Does commissioner’s job at firm that lobbies for Waste Management trash deal pose a conflict?

Newly elected commissioners Anne Sallee (r) and Suzanne Boisvenue flank former commissioner Anthony Niedwiecki in 2009


By Dan Christensen,  

Oakland Park Commissioner Anne Sallee was hired last month by a law firm that’s lobbying to resuscitate Waste Management’s proposed $1.5 billion trash deal with Broward’s cities – a deal her city has firmly opposed.  

Sallee’s new job is with Fort Lauderdale’s Ruden McClosky. Her hiring has led to sniping by competitors who complain from the shadows about leaks of inside information. It also has caused expressions of concern from Oakland Park’s incoming mayor.  

“It does have an appearance of a conflict,” said Vice Mayor Suzanne Boisvenue, who is to become mayor next month. “Now she has a decision to make.”  

Sallee, hired January 5 by Ruden McClosky as a corporate and estate paralegal, said in an interview that she will ask the state’s top ethics panel to determine if she has a conflict.  

“I will be contacting the state Commission on Ethics and will ask for their opinion,” Sallee said this week. “I take my elected position very, very seriously.”  

Sallee said she was unaware “of any relationship” between Ruden McClosky and “any waste handling company” before being contacted by a reporter.  

“The firm has 125 attorneys in nine offices in the state. I’ve only been there six weeks,” Sallee said. “It was clear from the beginning that I’d have no involvement in the firm with any issue related to local government…To suggest I would use my position as a commissioner to benefit my employer is patently absurd.”  

Salle declined to discuss her salary at Ruden, noting that she is not required to release that information under state disclosure law.  “But it is in line with my years of experience as a paralegal,” she said. 

Dennis Mele, a Ruden lawyer and lobbyist who represents Waste Management, said there is no conflict because Sallee has nothing to do with his work for the giant trash company. 

“I’ve never spoken to her. I wouldn’t know her if I ran into her,” Mele said.  

The Waste Management subsidiary Wheelabrator owns and operates Broward’s two waste-to-energy plants where much of the county’s trash is incinerated or recycled. The current inter-local agreement (ILA) between the company and 26 Broward municipalities and the county expires in 2013. Five cities, including Hallandale Beach and Pembroke Pines, do not participate.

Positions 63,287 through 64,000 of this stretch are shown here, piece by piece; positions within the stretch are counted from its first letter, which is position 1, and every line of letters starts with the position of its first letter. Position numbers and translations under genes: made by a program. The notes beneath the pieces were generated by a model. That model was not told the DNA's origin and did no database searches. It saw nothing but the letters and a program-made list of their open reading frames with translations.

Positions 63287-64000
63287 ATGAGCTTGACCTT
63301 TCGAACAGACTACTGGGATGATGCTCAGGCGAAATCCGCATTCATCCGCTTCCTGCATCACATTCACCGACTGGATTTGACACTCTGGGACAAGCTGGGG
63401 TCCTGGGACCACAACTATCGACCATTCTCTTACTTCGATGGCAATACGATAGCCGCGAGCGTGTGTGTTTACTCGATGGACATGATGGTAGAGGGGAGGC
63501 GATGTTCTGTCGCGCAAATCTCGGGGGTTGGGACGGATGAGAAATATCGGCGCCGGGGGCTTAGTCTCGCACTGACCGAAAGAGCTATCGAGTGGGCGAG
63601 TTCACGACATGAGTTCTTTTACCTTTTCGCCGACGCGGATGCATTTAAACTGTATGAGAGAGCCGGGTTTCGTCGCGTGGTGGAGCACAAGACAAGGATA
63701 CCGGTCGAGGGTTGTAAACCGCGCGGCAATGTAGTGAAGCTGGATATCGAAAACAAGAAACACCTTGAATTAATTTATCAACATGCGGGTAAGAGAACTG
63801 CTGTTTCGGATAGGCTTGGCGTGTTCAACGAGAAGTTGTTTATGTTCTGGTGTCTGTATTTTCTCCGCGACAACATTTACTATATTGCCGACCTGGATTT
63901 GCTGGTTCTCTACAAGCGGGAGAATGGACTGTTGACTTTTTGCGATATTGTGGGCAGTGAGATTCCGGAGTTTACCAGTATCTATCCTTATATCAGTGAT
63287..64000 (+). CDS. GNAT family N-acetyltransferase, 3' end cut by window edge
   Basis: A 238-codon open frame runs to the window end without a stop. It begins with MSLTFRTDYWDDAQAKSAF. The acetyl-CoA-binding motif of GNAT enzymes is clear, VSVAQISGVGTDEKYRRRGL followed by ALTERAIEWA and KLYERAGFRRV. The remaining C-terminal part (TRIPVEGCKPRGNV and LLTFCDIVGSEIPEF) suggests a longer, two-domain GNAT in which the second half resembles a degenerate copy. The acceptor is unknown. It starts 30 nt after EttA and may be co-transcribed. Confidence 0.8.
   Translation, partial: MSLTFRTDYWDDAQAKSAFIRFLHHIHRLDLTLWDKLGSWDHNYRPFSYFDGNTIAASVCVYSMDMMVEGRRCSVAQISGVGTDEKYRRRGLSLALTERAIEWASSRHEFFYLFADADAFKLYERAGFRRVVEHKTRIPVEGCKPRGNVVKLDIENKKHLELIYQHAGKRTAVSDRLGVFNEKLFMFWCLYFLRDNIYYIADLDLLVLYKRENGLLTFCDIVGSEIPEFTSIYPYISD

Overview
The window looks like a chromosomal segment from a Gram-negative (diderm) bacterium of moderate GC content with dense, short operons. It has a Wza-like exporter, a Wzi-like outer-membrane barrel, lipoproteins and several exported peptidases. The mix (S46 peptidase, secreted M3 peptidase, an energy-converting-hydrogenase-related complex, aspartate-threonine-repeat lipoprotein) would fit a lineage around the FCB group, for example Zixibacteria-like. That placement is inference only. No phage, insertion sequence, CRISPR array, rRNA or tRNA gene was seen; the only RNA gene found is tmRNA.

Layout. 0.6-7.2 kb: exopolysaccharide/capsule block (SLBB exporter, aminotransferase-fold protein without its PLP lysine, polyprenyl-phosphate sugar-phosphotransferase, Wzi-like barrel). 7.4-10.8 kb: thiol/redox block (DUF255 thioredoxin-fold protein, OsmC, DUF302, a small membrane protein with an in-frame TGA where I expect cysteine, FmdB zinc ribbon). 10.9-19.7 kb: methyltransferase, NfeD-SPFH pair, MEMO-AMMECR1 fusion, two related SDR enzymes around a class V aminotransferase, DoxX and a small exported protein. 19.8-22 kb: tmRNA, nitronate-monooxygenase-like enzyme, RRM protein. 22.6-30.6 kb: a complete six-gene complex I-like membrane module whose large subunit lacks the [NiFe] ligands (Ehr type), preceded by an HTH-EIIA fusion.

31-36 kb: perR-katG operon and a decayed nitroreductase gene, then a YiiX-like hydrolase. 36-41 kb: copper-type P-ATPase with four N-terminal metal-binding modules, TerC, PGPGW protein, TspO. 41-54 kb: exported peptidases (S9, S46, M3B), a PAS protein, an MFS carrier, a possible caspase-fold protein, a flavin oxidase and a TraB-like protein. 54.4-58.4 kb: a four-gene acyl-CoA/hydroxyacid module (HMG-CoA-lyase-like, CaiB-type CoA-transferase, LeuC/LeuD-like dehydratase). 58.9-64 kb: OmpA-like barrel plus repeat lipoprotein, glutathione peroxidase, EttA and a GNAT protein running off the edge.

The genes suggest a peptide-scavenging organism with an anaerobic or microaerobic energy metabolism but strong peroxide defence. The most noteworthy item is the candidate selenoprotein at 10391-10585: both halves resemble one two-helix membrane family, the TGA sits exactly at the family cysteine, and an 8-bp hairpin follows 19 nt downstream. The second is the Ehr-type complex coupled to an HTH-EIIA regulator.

The proposed new ILA would run for another 10 years, with an option for 10 more. To be approved, the ILA must represent at least 51 percent of the population of all the cities in the current agreement and at least 80 percent of the waste delivered to the waste-to-energy plants in 2009.  

Disposal fees would be cut by about a third under the new ILA.  

Still, the big-dollar deal ran into stiff opposition at some city halls because it was negotiated by Broward’s Resource Recovery Board without competitive bidding. Opponents say that despite the cuts it would continue to generate huge profits for Waste Management at the municipalities’ expense.  

Waste Management had sought to win early approval by dangling tens of thousands of dollars in “signing bonuses” to cities who signed up by Dec. 31. That ploy failed, however, when county commissioners refused to approve the pact that month, saying they could not justify its costs to residents and businesses.  

Breakaway cities, led by Miramar and Oakland Park, soon began working together. Their approach is twofold: seek bids from competing firms, or hammer out a fresh, market-based deal with Wheelabrator.  

Oakland Park City Manager John Stunson told his city commission last week that “two-pronged approach” was “well underway.”  

Miramar Public Works Director Tom Good said bid documents should go out within “a couple of weeks.” More than 10 Broward cities have expressed interest in participating.  

Good said the request for proposals that’s being contemplated is for the disposal of municipal solid waste only, the bulk of disposal costs. It does not include costs for recycling.  

“But there are better solutions for that, too,” Good said without elaborating.  

The county’s unexpected vote to reject the $1.5 billion ILA proposal was a major blow, but Waste Management’s forces have regrouped. Visitor logs at the county show that company officials and lobbyists, including Ruden McClosky’s Dennis Mele, have met privately with commissioners about the ILA since January.  

Mele declined to discuss it.  

What’s next is unclear.  

There’s talk that some of the 13 cities that have approved the proposal – including Hollywood, Plantation and Coral Springs – are considering forming a consortium to sign a similar, less sweeping deal with Wheelabrator.  

At the county, no date has been set for commissioners to revisit the matter.

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  • Maybe she didn’t know about any issue but I am quite sure her new employers did.

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